Constrictive pericarditis

Last revised by Calum Worsley on 30 Sep 2022

Constrictive pericarditis (or perhaps better termed pericardial constriction) is a type of pericarditis which leads to diastolic dysfunction and potential symptoms of right heart failure

No single demographic is affected as there are numerous causes of constrictive pericarditis. 

Clinical presentation is dominated by restricted diastolic ventricular filling resulting in an increase in diastolic pressure in all four cardiac chambers. Patients typically present with symptoms of both left and right-sided heart failure including:

Increased IVC and portal venous pressures over a long period can lead to protein losing enteropathy.

Characterized by fibrous or calcific constrictive thickening of the pericardium, which prevents normal diastolic filling of the heart. It may follow any type of pericardial effusion and may develop within a variable time frame ranging from two or three months to a number of years.

In approximately 50% of cases, there is visible pericardial calcification on chest radiographs. 

Although a thickened pericardium is often present, transthoracic insonation rarely allows satisfactory visualization; the presence of a pleural or pericardial effusion may provide an adequate window, although the latter may further obscure landmarks if sufficiently exudative.

Conversely, a thin and smooth but highly non-compliant pericardium may also be present. The hemodynamic consequences of constriction occur due to the pericardium insulating the cardiac chambers from changes in intra-thoracic pressure, although lesser degrees of constriction may occur. 9

Exaggerated ventricular interdependence and intrathoracic-intracardiac dissociation. The pathognomonic finding is respirophasic septal shifting with a characteristic "shudder" due to alternate rapid early filling of the ventricles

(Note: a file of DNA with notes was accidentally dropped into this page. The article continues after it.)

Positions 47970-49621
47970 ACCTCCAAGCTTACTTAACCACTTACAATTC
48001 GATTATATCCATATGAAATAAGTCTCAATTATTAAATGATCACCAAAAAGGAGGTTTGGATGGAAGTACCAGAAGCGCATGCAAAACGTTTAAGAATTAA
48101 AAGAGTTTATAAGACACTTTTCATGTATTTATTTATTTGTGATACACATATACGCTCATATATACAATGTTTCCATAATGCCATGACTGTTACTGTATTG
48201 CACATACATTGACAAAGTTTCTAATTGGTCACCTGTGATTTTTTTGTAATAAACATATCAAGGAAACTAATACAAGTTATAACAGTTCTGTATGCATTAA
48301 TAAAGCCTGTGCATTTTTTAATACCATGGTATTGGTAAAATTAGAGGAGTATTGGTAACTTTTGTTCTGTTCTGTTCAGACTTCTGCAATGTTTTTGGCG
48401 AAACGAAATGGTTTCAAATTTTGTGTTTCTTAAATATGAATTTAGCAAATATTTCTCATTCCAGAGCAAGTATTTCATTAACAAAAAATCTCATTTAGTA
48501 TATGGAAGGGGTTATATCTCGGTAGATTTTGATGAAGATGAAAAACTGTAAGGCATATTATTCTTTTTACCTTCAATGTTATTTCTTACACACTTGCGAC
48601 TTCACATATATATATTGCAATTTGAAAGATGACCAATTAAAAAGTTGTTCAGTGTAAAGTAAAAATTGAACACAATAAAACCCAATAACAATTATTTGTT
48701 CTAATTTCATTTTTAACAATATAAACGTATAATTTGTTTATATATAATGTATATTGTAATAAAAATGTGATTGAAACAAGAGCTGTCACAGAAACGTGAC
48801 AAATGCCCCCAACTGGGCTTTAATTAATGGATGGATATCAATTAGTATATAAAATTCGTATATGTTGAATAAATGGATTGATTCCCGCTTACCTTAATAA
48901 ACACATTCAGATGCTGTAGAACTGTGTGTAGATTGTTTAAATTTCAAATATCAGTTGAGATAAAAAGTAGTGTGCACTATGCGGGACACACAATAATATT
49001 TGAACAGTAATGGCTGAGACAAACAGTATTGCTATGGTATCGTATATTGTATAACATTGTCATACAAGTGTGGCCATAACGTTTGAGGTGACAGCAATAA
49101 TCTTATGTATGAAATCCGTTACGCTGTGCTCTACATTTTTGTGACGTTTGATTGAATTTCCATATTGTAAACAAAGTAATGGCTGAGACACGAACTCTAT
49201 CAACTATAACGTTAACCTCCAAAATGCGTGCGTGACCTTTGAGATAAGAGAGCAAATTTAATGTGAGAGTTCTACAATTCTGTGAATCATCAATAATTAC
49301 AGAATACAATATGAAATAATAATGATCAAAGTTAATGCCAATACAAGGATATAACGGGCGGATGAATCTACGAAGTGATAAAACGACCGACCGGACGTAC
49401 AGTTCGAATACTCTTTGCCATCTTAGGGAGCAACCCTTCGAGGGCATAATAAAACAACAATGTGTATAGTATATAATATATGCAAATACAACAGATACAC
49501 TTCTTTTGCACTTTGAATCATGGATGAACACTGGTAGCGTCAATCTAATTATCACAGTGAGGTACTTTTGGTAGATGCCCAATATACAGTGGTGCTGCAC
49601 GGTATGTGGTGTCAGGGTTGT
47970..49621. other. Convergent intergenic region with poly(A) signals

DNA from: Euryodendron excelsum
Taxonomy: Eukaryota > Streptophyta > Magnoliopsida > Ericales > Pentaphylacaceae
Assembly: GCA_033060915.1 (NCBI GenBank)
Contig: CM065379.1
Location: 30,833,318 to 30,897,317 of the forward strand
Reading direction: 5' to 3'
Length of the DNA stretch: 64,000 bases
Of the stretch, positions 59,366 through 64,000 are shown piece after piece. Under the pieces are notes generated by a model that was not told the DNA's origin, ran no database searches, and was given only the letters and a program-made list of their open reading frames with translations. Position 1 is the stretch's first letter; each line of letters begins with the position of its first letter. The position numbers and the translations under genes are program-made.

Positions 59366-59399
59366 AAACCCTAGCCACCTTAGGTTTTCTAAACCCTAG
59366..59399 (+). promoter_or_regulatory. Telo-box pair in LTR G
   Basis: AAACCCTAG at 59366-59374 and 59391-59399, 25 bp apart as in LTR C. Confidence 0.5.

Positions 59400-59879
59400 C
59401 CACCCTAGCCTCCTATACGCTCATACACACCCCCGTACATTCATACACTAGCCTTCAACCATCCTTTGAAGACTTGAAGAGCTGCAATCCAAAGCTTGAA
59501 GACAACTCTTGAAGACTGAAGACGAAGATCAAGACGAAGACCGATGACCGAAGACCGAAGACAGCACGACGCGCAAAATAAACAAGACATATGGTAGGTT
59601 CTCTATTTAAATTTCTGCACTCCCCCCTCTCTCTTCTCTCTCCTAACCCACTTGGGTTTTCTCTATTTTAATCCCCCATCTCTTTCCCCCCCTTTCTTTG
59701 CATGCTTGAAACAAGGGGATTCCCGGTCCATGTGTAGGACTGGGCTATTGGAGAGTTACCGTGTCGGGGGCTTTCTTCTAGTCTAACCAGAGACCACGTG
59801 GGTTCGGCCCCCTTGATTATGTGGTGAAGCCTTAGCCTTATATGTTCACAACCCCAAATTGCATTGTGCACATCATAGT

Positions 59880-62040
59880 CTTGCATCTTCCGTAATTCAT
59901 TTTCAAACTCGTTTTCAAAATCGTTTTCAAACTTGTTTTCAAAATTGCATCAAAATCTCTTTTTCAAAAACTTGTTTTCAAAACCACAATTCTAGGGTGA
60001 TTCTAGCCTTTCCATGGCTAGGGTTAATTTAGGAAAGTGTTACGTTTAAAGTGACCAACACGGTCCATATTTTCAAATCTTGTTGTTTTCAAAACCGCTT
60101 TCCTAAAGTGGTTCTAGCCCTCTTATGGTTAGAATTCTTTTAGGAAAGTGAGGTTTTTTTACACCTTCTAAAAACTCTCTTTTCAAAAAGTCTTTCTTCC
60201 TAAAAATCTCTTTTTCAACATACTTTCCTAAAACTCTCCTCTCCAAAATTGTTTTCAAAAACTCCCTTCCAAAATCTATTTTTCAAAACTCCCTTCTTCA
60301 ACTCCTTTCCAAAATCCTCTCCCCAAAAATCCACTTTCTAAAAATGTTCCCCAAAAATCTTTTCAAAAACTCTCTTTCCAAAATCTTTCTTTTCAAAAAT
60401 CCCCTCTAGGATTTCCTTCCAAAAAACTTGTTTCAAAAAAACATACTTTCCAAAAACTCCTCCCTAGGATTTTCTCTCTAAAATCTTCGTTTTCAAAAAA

• plethoric inferior vena cava with absent respirophasic variation

  • abrupt, eccentric inflection with flattening of left ventricular lateral wall in early diastole

    • represents tethering to adherent pericardium

    • may result in lateral mitral annulus e' to appear disproportionately low when compared to septal e'

      • phenomenon referred to as "annulus reversus" 11

  • abnormal septal motion

    • characteristic finding is exaggerated respirophasic septal shifts

      • characteristic "shudder" due to the alternate rapid early filling of the ventricles

Spectral Doppler

  • mitral valve inflow demonstrates an inappropriately elevated E/A ratio

    • deceleration time <160 ms

  • mitral and/or tricuspid valve inflow patterns demonstrate pronounced respiratory variation in E-wave velocity

    • >25% variance in peak velocity considered excessive

    • tricuspid inflow is augmented during inspiration and reduced during expiration, while the mitral valve demonstrates the opposite

CT is very sensitive in demonstrating calcification of the pericardium which is suggestive of the disease if found in the proper clinical setting. A thickened pericardium (>4 mm) on its own does not indicate constrictive pericarditis 8

Contrast-enhanced CT may also show:

  • signs of cardiac failure, including pleural effusion

  • leftward deviation of the interventricular septum, indicating increased right ventricular filling pressure

  • retrograde flow of contrast into the dilated inferior vena cava and hepatic veins, or into the coronary sinus

The pericardium is often thickened to >4 mm. MRI is better than CT at differentiating between pericardial fluid and thickened pericardium 8. Cine MRI may also demonstrate septal flattening and septal bounce.

Constrictive pericarditis is potentially curable by a pericardiectomy.

Clinically, it is difficult to differentiate between constrictive pericarditis and restrictive cardiomyopathy. It is important to distinguish between constrictive pericarditis and restrictive cardiomyopathy as the former benefit from pericardial stripping.

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Cases and figures

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